Luxury retailer Saks Fifth Avenue’s fast-growing e-commerce business aims to go public soon at roughly triple the valuation it was set earlier this year, a sign of booming online sales of department stores.
Saks is questioning potential underwriters this week for a first public offering that could take place in the first half of 2022 and is targeting a valuation of around $ 6 billion, people familiar with the matter said. It was last valued at $ 2 billion in March.
Meeting with bankers is usually one of the first steps towards a listing, although there is no guarantee that Saks will go ahead with one or receive such an assessment. Market conditions and other unpredictable factors strongly influence IPO plans.
An IPO would be the second phase of a deal struck earlier this year that separated e-commerce activity from Saks’ slower-growing brick-and-mortar retail operations. This move, intended to fuel the growth of the digital unit, prompted an activist investor to call on Macy’s Inc.
do the same last week.
Saks’ parent company, HBC, was shut down in early 2020 by a group of investors, including its chairman, in a deal that valued the entire company at around $ 1.5 billion. In March, she split the famous luxury brand’s e-commerce business into a separate entity and sold a minority stake to venture capital firm Insight Partners for a valuation of $ 2 billion. The online unit at the time had annual sales of around $ 1 billion.
The IPO plan highlights the rekindled fortunes Saks is enjoying, thanks to soaring online sales. The company said the online unit’s gross merchandise value, a measure of sales, increased 82% between the second quarter of 2019 and the same period this year.
Prior to the privatization deal, HBC, like other traditional retailers, struggled to adjust to customers doing more online shopping and new competition from web-based brands. He was also under pressure from an activist investor who argued that the value of the company’s real estate exceeded its market value.
But Covid-19 sparked a surge in online sales at Saks Fifth Avenue and other department stores as customers shopped at home in the early months of the pandemic, establishing habits they have stuck with even. whether vaccines make it safer to return to normal routines.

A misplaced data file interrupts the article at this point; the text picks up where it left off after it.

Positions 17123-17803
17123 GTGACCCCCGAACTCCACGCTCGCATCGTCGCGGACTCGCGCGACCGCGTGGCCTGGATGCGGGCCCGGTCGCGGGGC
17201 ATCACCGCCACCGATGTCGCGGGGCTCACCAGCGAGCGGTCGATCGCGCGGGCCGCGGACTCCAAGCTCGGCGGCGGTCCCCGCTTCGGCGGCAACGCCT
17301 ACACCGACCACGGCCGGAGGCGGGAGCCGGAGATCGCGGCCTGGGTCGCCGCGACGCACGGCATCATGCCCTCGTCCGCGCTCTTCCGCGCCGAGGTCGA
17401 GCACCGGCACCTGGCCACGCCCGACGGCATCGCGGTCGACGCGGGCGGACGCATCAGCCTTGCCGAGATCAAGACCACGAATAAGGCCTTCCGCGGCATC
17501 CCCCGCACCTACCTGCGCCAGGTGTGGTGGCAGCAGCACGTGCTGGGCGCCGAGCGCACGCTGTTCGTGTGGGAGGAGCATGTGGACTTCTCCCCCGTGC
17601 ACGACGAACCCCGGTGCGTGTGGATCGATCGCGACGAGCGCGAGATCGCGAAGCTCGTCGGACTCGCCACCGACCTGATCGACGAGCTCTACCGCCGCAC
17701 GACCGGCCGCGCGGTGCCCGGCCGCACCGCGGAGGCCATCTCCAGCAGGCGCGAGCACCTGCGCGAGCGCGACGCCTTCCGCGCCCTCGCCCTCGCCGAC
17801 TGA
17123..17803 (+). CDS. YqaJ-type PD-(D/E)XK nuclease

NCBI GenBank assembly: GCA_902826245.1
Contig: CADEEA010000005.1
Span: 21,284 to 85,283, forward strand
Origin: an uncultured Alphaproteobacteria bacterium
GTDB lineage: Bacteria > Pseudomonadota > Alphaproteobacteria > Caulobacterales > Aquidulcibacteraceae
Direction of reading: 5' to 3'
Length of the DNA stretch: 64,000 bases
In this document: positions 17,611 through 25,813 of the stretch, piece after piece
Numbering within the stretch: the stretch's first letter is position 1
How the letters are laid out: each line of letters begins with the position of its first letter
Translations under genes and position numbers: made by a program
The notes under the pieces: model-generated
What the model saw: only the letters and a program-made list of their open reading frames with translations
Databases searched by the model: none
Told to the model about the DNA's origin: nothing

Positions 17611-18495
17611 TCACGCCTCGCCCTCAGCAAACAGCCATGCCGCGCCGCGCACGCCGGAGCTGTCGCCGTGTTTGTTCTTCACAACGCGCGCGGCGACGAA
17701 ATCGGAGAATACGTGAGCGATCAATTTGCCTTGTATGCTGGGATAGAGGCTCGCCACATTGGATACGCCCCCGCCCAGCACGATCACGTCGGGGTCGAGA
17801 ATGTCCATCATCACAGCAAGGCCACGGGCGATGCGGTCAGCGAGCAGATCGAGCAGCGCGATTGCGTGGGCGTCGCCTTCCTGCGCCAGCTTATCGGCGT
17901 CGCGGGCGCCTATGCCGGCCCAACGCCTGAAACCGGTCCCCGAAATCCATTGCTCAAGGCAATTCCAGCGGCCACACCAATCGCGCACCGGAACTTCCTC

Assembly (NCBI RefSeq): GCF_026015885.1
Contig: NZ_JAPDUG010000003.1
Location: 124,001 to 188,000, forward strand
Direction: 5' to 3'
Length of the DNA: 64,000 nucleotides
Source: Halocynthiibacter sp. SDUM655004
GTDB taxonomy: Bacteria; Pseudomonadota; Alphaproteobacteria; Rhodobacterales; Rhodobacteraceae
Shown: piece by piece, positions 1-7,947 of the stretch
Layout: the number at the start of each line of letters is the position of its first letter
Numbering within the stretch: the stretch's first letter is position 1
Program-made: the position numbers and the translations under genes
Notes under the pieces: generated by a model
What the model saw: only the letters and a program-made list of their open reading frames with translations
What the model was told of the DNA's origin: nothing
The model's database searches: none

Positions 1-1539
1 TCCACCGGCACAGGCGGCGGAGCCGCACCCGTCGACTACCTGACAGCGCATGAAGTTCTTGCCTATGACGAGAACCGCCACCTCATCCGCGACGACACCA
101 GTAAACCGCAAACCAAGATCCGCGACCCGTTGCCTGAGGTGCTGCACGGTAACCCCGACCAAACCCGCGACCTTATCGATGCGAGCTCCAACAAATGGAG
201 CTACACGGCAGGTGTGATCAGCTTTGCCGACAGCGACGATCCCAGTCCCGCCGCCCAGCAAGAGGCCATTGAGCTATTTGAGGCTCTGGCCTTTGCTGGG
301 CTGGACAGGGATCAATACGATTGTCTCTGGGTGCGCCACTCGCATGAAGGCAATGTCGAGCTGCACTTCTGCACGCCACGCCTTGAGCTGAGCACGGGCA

This has bolstered a major push from retailers like Walmart Inc.
to link e-commerce platforms more closely to stores. Amazon.com Inc.
plans to open several large retail stores that will function as department stores, as part of an effort to expand its clothing and housewares sales.
Saks Fifth Avenue has taken a somewhat different path. The purely financial separation provides the company with additional capital to invest in the digital unit. From a customer perspective, not much has changed: The Saks brand remains both in stores and on the website, and shoppers can shop online and make in-store returns as usual. Behind the scenes, the online business oversees marketing and merchandising for both channels, and stores receive an affiliate fee in recognition of online sales and other benefits that a physical presence can generate.
Online upstarts valuations have also skyrocketed. Farfetch Ltd.
has a market value of around $ 14 billion. Last year, the Neiman Marcus Group split from MyTheresa Group GmbH to resolve a dispute with the bondholders. The online luxury seller went public in January 2021 and was valued at over $ 2 billion.
Activist investor Jana Partners LLC has a stake in Macy’s, which owns rival Saks Bloomingdale’s, and sent a letter to the retailer on Wednesday asking it to explore an ecommerce separation, the Wall Street Journal reported. It is not known how Macy’s will react.
Macy’s online unit has annual sales of approximately $ 8 billion. Jana believes a standalone e-commerce business would be worth a multiple of Macy’s current market value, which stood at around $ 7.4 billion on Friday after shares rose nearly 7% in the wake of the report from Journal.
Write to Cara Lombardo at [email protected]
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